“The number of dots means it’s less likely you’ll roll that number – although I have seen this game break the laws of statistics many times.”
“Since she can’t afford to build a road, can I finance a road in her name?”
“There’s less of my red pieces on the board than anyone else’s, which makes me a minority. Therefore, if you steal from me, it’s a hate crime. So keep that thief away from me!”
These are the things I heard, among many other humorous phrases, while my friends and I experienced playing Settlers of Catan for the first time, with one of my friends who brought the game over guiding us through it.
This board game is very much a gateway to playing even more complex, highly original board games that exist in the world outside the universe of Candy Land and Snakes and Ladders. If you’ve ever been interested in playing board games in your spare time, but haven’t had the faintest clue where to start, Settlers of Catan can provide you that seamless introduction.
One way to think of this game is as a rural version of Monopoly, where the purpose is to collect various resources and build roads, settlements and cities, all the while collecting victory points which are used to win the game. The game is always kept interesting with the grey “thief” game piece which allows someone to take a resource card from another, this occurring every time a “7” was rolled. When we played, it seemed like everybody rolled a “7” at least three times before the game was over.
While I listened to my friend who owned the game explain the rules to me and my four girlfriends in detail, I was concerned at first that there were too many rules for this game to really be considered an easy transition into the world of board games. However, after a few rounds into the game, I realized that once you got it, you got it. You might have a question or two as you play the very first time, but there really is a moment early in the game where everything clicks into place in your mind and you will be able to play along without difficulty.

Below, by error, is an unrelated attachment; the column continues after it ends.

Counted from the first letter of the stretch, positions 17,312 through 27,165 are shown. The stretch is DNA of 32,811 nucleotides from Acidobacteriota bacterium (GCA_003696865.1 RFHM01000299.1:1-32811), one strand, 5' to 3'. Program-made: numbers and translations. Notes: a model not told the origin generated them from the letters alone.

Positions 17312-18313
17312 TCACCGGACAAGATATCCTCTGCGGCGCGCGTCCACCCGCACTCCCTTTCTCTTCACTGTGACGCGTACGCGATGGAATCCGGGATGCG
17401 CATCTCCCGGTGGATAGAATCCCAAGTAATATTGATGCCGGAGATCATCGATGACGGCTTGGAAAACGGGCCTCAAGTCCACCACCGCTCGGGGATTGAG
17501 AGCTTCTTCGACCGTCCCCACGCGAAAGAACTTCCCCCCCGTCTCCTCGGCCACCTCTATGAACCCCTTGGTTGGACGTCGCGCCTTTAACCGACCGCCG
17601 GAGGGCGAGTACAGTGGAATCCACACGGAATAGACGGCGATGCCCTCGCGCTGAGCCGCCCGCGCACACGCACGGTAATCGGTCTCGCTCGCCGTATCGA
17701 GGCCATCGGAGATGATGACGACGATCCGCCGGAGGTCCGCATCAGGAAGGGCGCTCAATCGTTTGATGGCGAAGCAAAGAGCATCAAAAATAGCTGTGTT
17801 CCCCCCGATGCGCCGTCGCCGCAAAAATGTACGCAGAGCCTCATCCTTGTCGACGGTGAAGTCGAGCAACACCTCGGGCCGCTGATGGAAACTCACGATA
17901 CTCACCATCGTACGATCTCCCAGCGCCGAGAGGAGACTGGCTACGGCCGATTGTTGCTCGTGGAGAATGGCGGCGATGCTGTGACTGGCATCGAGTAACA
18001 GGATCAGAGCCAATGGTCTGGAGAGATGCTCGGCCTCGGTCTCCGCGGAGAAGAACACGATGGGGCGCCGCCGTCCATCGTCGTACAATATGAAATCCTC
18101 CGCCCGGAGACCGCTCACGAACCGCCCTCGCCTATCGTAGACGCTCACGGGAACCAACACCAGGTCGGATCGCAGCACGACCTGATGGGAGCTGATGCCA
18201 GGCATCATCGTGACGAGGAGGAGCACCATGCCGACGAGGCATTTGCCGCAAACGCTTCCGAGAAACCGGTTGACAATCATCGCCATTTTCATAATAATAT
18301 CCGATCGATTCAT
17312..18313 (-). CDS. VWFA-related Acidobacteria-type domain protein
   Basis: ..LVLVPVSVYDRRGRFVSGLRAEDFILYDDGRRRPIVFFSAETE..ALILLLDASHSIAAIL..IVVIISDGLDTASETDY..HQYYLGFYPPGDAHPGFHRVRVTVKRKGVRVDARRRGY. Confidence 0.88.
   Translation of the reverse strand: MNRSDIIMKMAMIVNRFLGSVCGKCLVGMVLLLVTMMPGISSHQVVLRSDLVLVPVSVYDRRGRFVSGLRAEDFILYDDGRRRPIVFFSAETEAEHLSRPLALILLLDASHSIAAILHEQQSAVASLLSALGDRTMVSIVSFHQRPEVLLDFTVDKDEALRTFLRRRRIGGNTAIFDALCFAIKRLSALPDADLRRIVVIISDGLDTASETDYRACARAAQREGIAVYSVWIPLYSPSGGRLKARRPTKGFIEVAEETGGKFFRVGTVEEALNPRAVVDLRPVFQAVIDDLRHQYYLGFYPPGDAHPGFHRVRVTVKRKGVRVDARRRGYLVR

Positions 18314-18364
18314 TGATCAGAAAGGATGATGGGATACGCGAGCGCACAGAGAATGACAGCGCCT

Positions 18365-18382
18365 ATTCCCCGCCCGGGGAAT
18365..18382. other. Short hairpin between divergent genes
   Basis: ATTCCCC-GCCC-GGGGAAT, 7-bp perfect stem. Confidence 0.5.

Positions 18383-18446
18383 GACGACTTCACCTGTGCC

One great aspect of this game is that there is a great sense of re-playability. The layout of the board is made up of removable hexagon pieces, so the locations of all the resources are different and randomized every time you play. There are multiple ways in which a person can earn victory points to win, such as by gaining enough “Knight” cards to develop the largest army or by building the longest road between two settlements or cities.
Another winning factor about this game is, unlike Monopoly, it ends, and it doesn’t take three or more hours for somebody to win! The average time it takes for somebody to collect enough victory points to win this game is always reasonable.
All and all, a night spent playing Settlers of Catan with friends is a really great time. I warn you right now, you won’t get far into the game before the many “wood” jokes begin to fly between you and your friends. There will also be many groans around the table when a “7” gets rolled, not just once or twice, but consistently.
I highly recommend picking this game up and calling your buddies over to try a riveting night of building roads and settlements, as opposed to a monotonous round of Call of Duty deprived of any physical human interaction. If you all end up having a blast, then you’ll know you’re ready to take on any other board game that you happen to come across.
To see a humorous skit of a group of friends playing this game, take a look at this bit from the people behind the web series Board with Life. Also, if you’d like to learn about other great intro board games besides Settlers of Catan, click here to see an informative video from the same group.